Split

Of the two national Canadian newspapers, I prefer the Globe & Mail. I find its columnists more insightful, its business and international coverage stronger, and – I’ll admit – I prefer its editorial directon over the hard right-wing cant of the National Post. Some time in the early half of the year, the Globe completed a long-overdue revision of its online presence. In the process, they stressed the ability for users to comment on the news articles throughout the site. It seems like so small a tweak, but now, instead of simply reading about world events, I get a glimpse of what other Canadians think. Well, at least other, vociferous Canadians.

We are…not so very nice…as we imagine.

Perhaps it’s the effect of reading a 1000 (or so) pages of European history for my upcoming exam, but I’ve become more sensitized to the deep rifts expressed online. Going by the comments on the Globe & Mail news stories, the gap between the right and centre-left lies somewhere between gaping and chasm-like. It raises its ugly head whenever there’s a story on the “Alberta miracle”. According to some (Albertans?) out there, Eastern Canadians – really Ontarians – are no-good, corruption-loving, federal-trough feeders who don’t have the cojones to make tough economic or social divisions. In fact, we are all after Alberta’s wealth, which, in NEP fashion, we wish to loot wholesale. Today’s discussion by Jeffrey Simpson on Ralph Klein’s leadership review was particularly telling. This columnist was questioned repeatedly about what “pedigree”, “right” or “background” he, as an Eastern Canadian has, to write about Alberta.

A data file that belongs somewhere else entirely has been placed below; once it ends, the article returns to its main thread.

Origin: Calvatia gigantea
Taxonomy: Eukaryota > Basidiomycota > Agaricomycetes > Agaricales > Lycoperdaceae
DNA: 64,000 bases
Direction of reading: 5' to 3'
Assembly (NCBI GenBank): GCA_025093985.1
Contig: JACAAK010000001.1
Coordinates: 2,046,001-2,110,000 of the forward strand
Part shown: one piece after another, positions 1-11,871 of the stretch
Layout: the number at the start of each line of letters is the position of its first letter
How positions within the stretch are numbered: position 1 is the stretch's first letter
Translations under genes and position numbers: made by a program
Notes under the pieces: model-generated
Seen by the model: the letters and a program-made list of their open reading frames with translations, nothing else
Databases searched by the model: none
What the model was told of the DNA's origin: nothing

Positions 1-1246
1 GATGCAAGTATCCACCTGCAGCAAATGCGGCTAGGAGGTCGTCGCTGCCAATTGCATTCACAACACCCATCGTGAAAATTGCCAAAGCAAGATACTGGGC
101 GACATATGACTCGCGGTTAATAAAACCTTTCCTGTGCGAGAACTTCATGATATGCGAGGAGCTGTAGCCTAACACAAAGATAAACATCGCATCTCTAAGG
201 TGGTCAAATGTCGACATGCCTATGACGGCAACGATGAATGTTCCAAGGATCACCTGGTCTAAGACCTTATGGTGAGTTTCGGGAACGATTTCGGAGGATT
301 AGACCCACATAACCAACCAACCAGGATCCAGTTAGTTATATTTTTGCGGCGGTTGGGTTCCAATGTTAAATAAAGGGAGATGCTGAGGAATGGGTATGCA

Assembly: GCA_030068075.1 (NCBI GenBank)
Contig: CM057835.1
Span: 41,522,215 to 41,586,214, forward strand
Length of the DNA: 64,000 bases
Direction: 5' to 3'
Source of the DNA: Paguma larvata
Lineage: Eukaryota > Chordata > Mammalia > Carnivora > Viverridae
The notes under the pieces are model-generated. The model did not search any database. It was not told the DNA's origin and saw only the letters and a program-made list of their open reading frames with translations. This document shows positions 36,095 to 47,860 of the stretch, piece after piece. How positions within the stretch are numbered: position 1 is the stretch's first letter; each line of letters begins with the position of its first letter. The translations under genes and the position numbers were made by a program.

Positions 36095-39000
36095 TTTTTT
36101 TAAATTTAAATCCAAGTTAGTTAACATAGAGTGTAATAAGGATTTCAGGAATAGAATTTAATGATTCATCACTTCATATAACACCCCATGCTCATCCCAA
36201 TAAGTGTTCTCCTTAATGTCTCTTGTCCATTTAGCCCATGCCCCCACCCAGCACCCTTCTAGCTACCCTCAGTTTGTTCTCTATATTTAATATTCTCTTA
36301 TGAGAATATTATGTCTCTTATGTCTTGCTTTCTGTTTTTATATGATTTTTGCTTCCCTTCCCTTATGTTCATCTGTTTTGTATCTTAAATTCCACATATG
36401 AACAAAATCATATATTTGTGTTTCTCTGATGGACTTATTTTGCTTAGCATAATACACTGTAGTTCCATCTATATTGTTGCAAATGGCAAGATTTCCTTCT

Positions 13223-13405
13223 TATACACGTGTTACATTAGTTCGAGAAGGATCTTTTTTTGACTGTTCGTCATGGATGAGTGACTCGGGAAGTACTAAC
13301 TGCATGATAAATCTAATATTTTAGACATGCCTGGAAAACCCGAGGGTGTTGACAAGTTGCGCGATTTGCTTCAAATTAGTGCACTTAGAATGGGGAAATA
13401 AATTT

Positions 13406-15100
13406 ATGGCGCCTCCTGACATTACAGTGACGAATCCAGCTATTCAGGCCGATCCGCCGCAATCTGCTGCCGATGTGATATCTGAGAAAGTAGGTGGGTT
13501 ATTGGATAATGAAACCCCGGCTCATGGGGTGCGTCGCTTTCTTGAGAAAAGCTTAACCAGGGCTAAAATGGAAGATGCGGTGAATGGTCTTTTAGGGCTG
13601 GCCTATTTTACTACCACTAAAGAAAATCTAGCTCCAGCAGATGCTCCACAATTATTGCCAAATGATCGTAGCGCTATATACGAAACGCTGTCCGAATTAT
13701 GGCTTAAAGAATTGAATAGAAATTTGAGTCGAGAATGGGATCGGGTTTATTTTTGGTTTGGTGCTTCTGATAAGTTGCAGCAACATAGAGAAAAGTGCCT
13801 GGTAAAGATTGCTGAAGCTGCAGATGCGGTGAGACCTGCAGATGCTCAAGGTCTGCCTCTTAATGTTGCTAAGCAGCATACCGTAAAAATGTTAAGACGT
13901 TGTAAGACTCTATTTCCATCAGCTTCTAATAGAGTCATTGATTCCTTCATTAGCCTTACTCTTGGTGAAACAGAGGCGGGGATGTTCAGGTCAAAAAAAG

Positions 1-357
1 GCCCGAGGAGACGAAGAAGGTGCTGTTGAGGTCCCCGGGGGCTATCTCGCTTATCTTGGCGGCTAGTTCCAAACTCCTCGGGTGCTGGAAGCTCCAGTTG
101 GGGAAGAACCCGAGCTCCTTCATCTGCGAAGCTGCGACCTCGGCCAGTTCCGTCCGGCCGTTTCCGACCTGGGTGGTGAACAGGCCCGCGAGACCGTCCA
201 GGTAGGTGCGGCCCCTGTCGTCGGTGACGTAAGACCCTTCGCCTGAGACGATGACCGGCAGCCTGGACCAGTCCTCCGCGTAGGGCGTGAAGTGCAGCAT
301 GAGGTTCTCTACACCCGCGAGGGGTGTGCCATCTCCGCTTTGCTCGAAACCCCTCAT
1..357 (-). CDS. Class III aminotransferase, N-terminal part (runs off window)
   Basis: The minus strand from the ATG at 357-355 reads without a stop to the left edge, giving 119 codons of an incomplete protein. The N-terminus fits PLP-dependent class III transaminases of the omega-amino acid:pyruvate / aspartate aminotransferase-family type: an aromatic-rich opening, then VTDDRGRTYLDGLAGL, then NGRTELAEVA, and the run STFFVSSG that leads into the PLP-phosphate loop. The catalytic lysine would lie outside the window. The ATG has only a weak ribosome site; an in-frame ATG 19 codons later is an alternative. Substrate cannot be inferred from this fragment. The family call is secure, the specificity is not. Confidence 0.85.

From my ‘egocentric’ position here in Ontario, its hard not to reduce Canada down to a nation perpetually troubled by Quebec separatism in the East, over-caution in the center and Western – Albertan – wealth and paranoia in the West.

Sounds like “fun times”™ to me.

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